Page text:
Washington: The United States is closely monitoring Iraqi forces in Tikrit amid allegations of human rights abuses committed by Baghdad's troops and allied fighters in an assault to retake the city, a US military official said Thursday.

It was "unclear" if executions and other alleged atrocities had taken place, the senior military official told reporters, but "that's exactly what we're going to be watching" for as Iraqi forces move to secure Tikrit.

Iraqi troops backed by paramilitary groups and US-led air strikes took back Tikrit from the Daesh group last week.

Rights violations reported

Amnesty International said Thursday it was investigating reports of serious rights violations during the Tikrit offensive, including allegations of executions, abductions and the burning and looting of homes.

The United States agreed to provide air power to back up the assault on the Daesh in Tikrit after the Iraqi government assured Washington it had full control over all forces involved in the operation. That required some militias with ties to Iran to pull back from attacks on the Tikrit town centre.

The decision to provide US-led air raids demonstrated Washington's support for the Iraqi government, the military official said.

But the Iraqis "need to understand we will hold them accountable for the aftermath of the Tikrit operation," said the official, who spoke on condition of anonymity.

The government in Baghdad will need to fulfill its promises to turn the city over to police, to respect the rights of Sunnis in the area and to deliver prompt humanitarian and reconstruction assistance, the official said.

"We're watching them very carefully, once the city is completely under control of the central government, whether the central government lives up to its commitment," the official said.

The United States and rights groups have repeatedly warned that any abuses will only sow the seeds of future violence and play into the hands of the Daesh.

Next battle: Baiji

In Tikrit, Iraqi forces still face "pockets" of resistance from the Daesh group and "they are working there through those pockets," the official said.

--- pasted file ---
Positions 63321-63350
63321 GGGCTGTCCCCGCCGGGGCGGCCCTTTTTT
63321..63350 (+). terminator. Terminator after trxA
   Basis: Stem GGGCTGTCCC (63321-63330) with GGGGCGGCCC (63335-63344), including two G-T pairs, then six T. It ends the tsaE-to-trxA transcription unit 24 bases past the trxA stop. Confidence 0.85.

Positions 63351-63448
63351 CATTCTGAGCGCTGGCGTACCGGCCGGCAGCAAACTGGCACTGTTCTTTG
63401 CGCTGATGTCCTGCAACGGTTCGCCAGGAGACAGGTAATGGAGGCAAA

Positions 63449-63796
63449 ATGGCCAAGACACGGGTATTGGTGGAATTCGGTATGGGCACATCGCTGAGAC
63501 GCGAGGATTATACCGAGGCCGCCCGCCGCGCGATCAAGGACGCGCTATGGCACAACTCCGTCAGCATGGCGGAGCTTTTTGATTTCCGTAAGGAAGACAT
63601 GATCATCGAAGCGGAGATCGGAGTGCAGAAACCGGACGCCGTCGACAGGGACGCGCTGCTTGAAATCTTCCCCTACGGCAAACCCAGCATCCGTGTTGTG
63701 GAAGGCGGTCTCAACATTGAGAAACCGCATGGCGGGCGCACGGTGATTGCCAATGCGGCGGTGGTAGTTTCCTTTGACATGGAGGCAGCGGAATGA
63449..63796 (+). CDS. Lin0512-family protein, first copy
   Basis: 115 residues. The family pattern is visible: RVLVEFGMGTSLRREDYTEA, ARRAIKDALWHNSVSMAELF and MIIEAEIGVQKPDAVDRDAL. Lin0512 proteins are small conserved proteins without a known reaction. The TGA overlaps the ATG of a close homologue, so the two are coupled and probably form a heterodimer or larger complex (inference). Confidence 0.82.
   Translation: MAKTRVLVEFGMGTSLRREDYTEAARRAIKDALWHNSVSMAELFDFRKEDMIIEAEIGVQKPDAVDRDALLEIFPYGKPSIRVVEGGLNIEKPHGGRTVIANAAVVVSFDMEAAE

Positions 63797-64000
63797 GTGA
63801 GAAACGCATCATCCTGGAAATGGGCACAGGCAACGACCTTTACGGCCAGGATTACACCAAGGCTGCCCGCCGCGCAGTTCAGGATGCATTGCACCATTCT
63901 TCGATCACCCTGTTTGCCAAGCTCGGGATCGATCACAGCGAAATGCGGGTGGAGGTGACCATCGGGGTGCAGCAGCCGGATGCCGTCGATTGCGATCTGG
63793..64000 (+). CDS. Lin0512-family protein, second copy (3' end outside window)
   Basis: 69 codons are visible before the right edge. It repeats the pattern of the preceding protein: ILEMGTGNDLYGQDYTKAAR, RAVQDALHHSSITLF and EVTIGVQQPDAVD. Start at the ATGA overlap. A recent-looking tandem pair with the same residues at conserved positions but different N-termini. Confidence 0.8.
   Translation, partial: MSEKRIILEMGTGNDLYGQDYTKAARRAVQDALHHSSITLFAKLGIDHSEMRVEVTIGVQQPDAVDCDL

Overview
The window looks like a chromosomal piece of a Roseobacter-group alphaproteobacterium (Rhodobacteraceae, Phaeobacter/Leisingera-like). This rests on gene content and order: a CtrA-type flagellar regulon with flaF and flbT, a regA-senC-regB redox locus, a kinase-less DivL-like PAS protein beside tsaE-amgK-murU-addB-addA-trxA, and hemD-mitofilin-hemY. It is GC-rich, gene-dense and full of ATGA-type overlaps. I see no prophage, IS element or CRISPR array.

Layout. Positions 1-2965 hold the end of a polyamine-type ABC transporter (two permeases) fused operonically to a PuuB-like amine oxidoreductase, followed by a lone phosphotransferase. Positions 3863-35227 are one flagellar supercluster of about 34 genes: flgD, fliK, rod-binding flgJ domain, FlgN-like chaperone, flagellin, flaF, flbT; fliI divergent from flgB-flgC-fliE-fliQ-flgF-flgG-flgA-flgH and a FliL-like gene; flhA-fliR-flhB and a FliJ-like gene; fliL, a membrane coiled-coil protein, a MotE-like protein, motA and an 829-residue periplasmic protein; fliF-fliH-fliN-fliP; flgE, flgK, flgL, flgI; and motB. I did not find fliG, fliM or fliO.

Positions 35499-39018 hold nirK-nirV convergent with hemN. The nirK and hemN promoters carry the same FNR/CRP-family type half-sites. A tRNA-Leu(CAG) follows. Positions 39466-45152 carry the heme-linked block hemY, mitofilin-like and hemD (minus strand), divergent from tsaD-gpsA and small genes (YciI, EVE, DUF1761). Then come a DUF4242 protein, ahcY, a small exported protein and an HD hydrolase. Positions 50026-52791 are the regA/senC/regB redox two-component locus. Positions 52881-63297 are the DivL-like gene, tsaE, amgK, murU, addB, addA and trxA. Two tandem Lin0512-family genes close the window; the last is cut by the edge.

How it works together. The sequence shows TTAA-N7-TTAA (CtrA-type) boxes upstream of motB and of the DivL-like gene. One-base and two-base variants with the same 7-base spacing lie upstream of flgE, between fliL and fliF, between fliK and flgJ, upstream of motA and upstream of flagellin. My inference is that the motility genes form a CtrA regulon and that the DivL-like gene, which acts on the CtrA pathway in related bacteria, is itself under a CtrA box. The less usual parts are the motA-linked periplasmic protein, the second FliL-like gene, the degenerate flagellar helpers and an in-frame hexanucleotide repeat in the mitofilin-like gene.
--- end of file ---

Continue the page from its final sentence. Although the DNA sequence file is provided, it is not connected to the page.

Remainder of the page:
Once the Tikrit military operation is complete, "the next step is Baiji," the official said.

The town of Baiji lies north of Tikrit along the Tigris River and remains under the Daesh group's control.

"That's really the next significant military manoeuvre because, of course, the Baiji oil refinery is important to the Iraqi economy," the official said.

The nearby Baiji refinery was recaptured by Iraqi forces last year but Baghdad still needs to dislodge the Daesh extremists from the town and surrounding areas, the official said.

An offensive in Baiji is a necessary step towards an eventual large-scale operation to seize back Mosul, the country's second-largest city and a bastion for the Daesh group.

But an offensive to recapture Mosul is several months away and likely will not come before the autumn, the official said.

No operation in Mosul was expected to be carried out during Ramadan, which falls in mid-June, or during the summer months when intense heat would hamper any major military action, the official said.

A potential offensive is likely "to extend into the fall for reasons of Ramadan preparation and weather," he said.

A US defense official had predicted in February that an Iraqi assault in Mosul could come as soon as April or May but top Pentagon officials later backed away from that forecast.

Last November, Iraqi security forces backed by Shi'ite paramilitary groups managed to break a months-long siege of the Baiji refinery that had forced it to shut down operations.

Victory in Tikrit

The Iraqi government claimed victory over Daesh insurgents in Tikrit on Wednesday after a month-long battle for the city supported by militiamen and US-led air strikes, saying that only small pockets of resistance remained.

The militants captured the city, about 140 km (90 miles) north of Baghdad, last June as they swept through most of Iraq's Sunni Muslim territories.